6 Best Xbox One Steering Wheels | December 2016
- easily programmable controls
- pedal shifters and thumb buttons
- no rumble or haptic feedback
|Rating||3.9 / 5.0|
- favored by real racers in simulation
- fully adjustable 3 pedal set
- much more expensive than average
|Rating||4.4 / 5.0|
- affordable mid-range choice
- driver controlled wheel sensitivity
- exact scaled replica
|Rating||4.1 / 5.0|
- pedals have a wide footrest
- brake has progressive resistance
- mixed pulley-gear feedback system
|Rating||4.8 / 5.0|
- has 29 programmable functions
- push and pull sequential shifters
- also works with playstations and pcs
|Rating||4.5 / 5.0|
- easy-access game controls
- anti-backlash hardware
- extremely responsive floor pedals
|Rating||4.7 / 5.0|
A Brief History of Racing Games
Before the days of Need for Speed and Euro Truck Simulator, and before Out Run took the lead in 1986 that won the coveted Golden Joystick Award, Atari's Gran Trak 10 crashed the arcades in 1974 with the world's first racing wheel controller, complete with a gearshift and pedals.
Refusing to take a back seat, Taito quickly released Speed Race, dazzling arcade-goers of all ages with its never-before-seen vertically scrolling graphics, audacious lack of a brake pedal, and sleek Formula One-style steering wheel. Not to be left in the dust, Atari developers deftly zoomed past their soon-to-be space-invading competitors by unleashing their own vertically scrolling racing game, Hi-Way, in the form of a full-blown cockpit cabinet; a veritable slap in the face considering the game itself left very little to brag about.
Now that players could sit, the race was on. The checkered flag was in sight, albeit years, if not decades away. The sprint to make the best racing game had reached maximum speed. New drivers were exiting the pit left and right: Namco with Pole Position in 1982, Sega with Out Run winning Game of the Year, and Nintendo with F-Zero in 1990 paving the way for Super Mario Kart. Then, in 1997, Polyphony Digital gave us Gran Turismo, the first of its kind--a full-fledged racing simulator designed to bring the bulky cockpit cabinet of the arcade to the comfort of your couch.
Released exclusively for the Sony PlayStation, Gran Turismo brought with it unparalleled realism and a subsequent demand for steering wheels. Thus fifth-generation consoles, including the Nintendo 64 and the Sega Saturn, became the first home consoles to feature racing wheels. Of course, the Mad Catz PlayStation Steering Wheel was two years behind the Thrustmaster Formula T1 for PC, but that's to be expected, I suppose.
Steering Wheels to Give You Real Feels
Right around the same time the Gran Turismo franchise began its grand tour as the best-selling PlayStation exclusive to date, Microsoft developed its own racing wheel, the Sidewinder Force Feedback Pro, using haptic technology patented by Immersion Corporation.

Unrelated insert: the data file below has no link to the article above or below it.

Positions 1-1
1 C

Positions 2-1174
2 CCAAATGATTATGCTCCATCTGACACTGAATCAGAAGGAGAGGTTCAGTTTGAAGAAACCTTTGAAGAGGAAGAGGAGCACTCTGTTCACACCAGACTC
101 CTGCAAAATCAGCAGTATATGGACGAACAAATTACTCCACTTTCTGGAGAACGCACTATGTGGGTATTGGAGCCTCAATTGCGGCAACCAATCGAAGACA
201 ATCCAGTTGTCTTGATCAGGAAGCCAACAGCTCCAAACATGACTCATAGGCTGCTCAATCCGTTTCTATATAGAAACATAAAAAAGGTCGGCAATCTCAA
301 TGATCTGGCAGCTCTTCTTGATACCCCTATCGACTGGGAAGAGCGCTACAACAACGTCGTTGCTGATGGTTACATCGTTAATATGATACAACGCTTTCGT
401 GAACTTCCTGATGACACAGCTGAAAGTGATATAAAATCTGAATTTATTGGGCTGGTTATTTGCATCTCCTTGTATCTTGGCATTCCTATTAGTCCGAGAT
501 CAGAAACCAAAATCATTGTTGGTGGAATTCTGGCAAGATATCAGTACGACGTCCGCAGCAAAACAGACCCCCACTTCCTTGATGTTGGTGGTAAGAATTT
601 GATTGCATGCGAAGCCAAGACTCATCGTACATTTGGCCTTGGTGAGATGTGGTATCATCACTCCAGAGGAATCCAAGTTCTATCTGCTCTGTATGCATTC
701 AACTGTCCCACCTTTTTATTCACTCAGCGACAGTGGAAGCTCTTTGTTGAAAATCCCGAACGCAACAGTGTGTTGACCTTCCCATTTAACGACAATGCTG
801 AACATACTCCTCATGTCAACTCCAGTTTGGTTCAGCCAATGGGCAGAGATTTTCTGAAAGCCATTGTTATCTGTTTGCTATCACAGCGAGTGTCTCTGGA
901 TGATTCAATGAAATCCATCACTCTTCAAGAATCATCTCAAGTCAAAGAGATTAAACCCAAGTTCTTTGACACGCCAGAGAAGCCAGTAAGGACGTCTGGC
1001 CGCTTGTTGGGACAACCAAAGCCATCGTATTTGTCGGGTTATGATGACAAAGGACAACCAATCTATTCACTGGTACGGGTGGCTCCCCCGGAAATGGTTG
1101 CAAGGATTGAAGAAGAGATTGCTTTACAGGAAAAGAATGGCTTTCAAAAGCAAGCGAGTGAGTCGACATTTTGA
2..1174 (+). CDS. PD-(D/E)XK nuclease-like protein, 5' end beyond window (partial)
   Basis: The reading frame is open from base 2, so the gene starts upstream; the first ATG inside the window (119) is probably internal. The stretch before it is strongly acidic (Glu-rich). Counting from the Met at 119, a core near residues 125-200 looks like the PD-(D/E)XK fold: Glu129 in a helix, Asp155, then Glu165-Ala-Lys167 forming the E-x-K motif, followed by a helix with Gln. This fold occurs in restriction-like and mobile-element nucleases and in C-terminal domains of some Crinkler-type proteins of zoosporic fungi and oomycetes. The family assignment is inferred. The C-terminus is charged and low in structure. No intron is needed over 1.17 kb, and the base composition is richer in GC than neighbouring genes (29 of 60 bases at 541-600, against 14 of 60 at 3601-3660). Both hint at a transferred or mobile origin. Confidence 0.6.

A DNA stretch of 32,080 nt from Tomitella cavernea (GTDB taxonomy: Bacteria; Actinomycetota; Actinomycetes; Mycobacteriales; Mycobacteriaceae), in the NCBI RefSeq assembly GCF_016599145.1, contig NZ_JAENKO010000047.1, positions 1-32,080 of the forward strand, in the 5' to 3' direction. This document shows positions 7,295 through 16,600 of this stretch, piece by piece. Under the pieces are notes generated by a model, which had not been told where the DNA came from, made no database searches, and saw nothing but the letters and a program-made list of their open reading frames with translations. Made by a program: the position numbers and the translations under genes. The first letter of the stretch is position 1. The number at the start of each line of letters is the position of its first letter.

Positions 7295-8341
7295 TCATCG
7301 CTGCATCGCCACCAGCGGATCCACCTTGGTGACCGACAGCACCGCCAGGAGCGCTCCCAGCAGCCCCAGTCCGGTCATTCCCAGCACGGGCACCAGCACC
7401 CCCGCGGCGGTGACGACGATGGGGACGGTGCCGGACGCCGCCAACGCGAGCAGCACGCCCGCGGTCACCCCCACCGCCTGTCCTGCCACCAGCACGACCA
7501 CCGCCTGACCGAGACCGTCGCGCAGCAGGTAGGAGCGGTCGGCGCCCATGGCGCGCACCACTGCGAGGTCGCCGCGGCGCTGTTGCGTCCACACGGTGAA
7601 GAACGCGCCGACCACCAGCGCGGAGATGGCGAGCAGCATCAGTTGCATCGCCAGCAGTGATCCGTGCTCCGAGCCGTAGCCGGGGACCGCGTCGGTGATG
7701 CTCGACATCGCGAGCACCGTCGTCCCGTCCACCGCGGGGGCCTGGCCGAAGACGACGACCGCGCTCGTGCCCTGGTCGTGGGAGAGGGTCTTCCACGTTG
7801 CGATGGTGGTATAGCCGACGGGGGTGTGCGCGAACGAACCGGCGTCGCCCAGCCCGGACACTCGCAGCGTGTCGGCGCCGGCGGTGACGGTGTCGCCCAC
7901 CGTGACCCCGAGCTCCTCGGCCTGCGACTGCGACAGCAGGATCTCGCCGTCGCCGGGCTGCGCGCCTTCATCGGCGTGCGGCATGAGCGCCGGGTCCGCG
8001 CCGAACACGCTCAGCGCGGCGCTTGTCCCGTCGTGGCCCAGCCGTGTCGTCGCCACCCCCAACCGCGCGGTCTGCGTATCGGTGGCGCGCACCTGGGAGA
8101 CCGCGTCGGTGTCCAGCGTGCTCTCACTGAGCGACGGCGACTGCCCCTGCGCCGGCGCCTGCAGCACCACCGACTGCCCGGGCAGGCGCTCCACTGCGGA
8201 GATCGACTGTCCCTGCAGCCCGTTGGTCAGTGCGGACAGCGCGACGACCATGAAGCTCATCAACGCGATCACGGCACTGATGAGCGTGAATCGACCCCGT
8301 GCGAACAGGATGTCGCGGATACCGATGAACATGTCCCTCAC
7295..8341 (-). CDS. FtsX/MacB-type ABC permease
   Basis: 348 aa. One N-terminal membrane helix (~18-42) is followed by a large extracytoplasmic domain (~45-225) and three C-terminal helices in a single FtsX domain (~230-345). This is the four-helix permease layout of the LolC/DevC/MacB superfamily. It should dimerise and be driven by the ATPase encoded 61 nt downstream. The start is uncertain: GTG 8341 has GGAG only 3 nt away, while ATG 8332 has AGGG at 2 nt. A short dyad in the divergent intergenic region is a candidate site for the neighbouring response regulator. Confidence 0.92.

Named after the Greek verb for "touch," haptic technology uses mechanical stimulation to create virtual objects by generating forces (haptic feedback) characteristic of the virtual objects' physical counterparts. In other words, haptic, or force feedback makes you think what you're holding is the real deal when really it's not.
Without force feedback, every time you turn your racing wheel and encounter no resistance you feel like you're driving a hover car, or playing a videogame for that matter. But a small motor or two inside the steering column, exerting opposing forces based on how fast you are driving, where you are driving, and how hard you turn the wheel gives the illusion that you're actually driving a car.
Before You Steer, Know Where You Veer
Unlike XBox One controllers that come in various shapes and colors yet all perform the same basic functions, racing wheels drastically differ from one brand to the next, from one make or model to the next. Not only that, but they're far more expensive. A top-of-the-line racing wheel for the XBox One can easily cost just as much as the console itself, if not more.
Needless to say, knowing beforehand how and where you plan to use your new racing wheel is extremely important.
What kind of cars will you drive? A cockpit-mounted, full-scale replica of a Formula 1 steering wheel complete with all its meters, knobs and doohickeys will no doubt seem like overkill to fans of the rather comedic Table Top Racing or Obliteracers, but for fans of F1 2016 that same wheel will prove to be an asset.
Then again, die-hard fans of Assetto Corsa may find wheels with superior force feedback more beneficial than pound-for-pound replicas. Even the tiniest bit of realistic resistance while turning the wheel can mean the difference between gaining on the cars ahead or overcompensating and crashing into a circuit wall or tree.
Where will your driver's seat be? Some racing wheels are simply not designed to sit in your lap while you lean back on your sofa. You can always tell which ones are which by the way the company's marketing team expertly refrains from mentioning anything even remotely resembling thighs, as if no simulation racing enthusiast would dare entertain the idea that simulation racing can be relaxing.
In the end, what matters most is that your racing wheel suits your needs. Perhaps it's universal enough to work well with all types of cars. Or perhaps it's specifically designed to fill a particular niche. Either way, it's all about the gameplay.